all things magnesium

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jimmylegs
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magnesium vasodilation

Post by jimmylegs » Mon Sep 02, 2019 6:48 am

Mechanisms responsible for vasodilation upon magnesium infusion in vivo: clinical evidence. (2002) https://www.ncbi.nlm.nih.gov/pubmed/12635879

A number of studies have shown that intravenous administration of magnesium (Mg) is an effective treatment for acute coronary syndromes. While mechanisms such as antiarrhythmic, antithrombotic, and myocardial cytoprotective effects may be involved, a vasodilatory effect is among the likely beneficial effects of Mg infusion. The vasodilatory effect of Mg is incompletely understood. On one hand, Mg can act as a physiologic calcium-antagonist, but in addition interest recently has been focused on whether endothelium-derived nitric oxide is involved in Mg-induced vasodilation. Another issue in Mg-induced vasodilation is whether the specific Mg salt administered influence the degree of vasodilation. Although Mg sulphate has undergone more clinical studies than Mg chloride, experimental studies suggest that Mg chloride influences vasculature more than Mg sulphate. No clinical research has investigated whether the vasodilatory effect of Mg differs according to the associated anion administered. The present review includes evidence concerning mechanisms of the vasodilatory effect of Mg including endothelium-derived nitric oxide, as well as the possible differences between different Mg salts.
take control of your own health
pursue optimal self care at least as actively as a diagnosis
ask for referrals to preventive health care specialists eg dietitians
don't let suboptimal self care muddy any underlying diagnostic picture!

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jimmylegs
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Joined: Sat Mar 11, 2006 3:00 pm

CSF Mg & vasodilation

Post by jimmylegs » Mon Sep 02, 2019 8:54 am

Optimal cerebrospinal fluid magnesium ion concentration for vasodilatory effect and duration after intracisternal injection of magnesium sulfate solution in a canine subarachnoid hemorrhage model (2015)
https://www.ncbi.nlm.nih.gov/pubmed/21073257

Object
The optimal CSF Mg++ concentration for vasodilation of spastic cerebral arteries after subarachnoid hemorrhage (SAH) and its duration are unknown. The temporal profile of the vasodilatory effect and optimal CSF Mg++ concentration after the intracisternal injection of MgSO4 solution were investigated in an SAH model in canines.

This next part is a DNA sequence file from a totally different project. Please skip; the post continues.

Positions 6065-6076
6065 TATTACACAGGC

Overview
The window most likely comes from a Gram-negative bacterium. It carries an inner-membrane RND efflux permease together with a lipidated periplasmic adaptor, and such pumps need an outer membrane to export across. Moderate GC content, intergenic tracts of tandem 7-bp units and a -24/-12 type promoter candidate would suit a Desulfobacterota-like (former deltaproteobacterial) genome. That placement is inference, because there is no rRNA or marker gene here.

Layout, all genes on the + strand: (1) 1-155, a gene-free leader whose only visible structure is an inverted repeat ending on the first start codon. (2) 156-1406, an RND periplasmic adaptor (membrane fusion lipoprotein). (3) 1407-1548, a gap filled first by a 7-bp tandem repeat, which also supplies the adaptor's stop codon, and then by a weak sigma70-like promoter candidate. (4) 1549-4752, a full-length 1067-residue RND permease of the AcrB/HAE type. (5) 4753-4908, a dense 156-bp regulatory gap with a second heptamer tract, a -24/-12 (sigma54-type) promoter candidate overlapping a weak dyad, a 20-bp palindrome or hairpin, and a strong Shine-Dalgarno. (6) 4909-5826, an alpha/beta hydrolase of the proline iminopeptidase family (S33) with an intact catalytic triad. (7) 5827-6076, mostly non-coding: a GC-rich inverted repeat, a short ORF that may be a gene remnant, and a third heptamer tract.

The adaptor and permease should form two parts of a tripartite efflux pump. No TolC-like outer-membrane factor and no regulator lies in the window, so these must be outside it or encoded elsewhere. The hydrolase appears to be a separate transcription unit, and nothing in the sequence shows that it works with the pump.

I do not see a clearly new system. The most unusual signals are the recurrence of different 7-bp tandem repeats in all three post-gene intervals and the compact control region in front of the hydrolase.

Methods
Cerebral vasospasm was induced by experimental SAH using a 2-hemorrhage model in 26 female beagles. On Day 7, 0.5 ml/kg of 15, 10, 5, or 0 mmol/L MgSO4 in Ringer solution was injected into the cerebellomedullary cistern. Angiography was performed on Day 1 (before SAH) and before and 1, 3, and 6 hours after the intracisternal injection on Day 7 to measure arterial diameters of the basilar artery (BA), superior cerebellar artery (SCA), and vertebral artery (VA). Cerebrospinal fluid Mg++ was also measured at the same time.

...

Conclusions
The reversible effect of an intracisternal injection of MgSO4 solution on the spastic artery requires CSF Mg++ concentrations > 3 mEq/L. The vasodilatory effect continues for 3–6 hours after injection. These results suggest that the continuous infusion or intermittent intracisternal injection of MgSO4 is needed to maintain the optimal CSF Mg++ concentration and constantly ameliorate cerebral vasospasm.
take control of your own health
pursue optimal self care at least as actively as a diagnosis
ask for referrals to preventive health care specialists eg dietitians
don't let suboptimal self care muddy any underlying diagnostic picture!

THX1138
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Posts: 725
Joined: Tue May 14, 2013 2:00 pm

Re: all things magnesium

Post by THX1138 » Wed Sep 04, 2019 12:13 pm

Great find !
Maybe this is why my head cools and becomes way less full feeling after I do an Mg treatment (with Mg oil).

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